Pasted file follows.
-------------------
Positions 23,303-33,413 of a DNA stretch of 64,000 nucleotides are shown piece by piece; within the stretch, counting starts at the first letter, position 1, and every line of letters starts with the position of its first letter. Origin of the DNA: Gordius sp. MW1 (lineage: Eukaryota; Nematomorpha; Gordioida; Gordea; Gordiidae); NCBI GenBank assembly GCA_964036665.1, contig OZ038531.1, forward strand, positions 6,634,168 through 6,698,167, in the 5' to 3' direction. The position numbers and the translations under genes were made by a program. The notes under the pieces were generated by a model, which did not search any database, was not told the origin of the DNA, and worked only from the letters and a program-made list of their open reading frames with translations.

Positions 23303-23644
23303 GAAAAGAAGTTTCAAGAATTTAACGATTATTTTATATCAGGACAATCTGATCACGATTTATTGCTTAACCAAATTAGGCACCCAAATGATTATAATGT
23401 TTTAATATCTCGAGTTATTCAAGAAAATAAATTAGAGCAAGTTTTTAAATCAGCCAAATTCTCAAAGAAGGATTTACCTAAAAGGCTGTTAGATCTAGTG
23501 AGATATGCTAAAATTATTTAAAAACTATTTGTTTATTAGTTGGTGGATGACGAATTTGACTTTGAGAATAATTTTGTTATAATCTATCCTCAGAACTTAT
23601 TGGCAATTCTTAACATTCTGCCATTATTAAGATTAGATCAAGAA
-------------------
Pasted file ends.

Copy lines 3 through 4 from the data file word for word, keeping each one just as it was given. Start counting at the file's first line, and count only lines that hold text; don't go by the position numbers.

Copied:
23303 GAAAAGAAGTTTCAAGAATTTAACGATTATTTTATATCAGGACAATCTGATCACGATTTATTGCTTAACCAAATTAGGCACCCAAATGATTATAATGT
23401 TTTAATATCTCGAGTTATTCAAGAAAATAAATTAGAGCAAGTTTTTAAATCAGCCAAATTCTCAAAGAAGGATTTACCTAAAAGGCTGTTAGATCTAGTG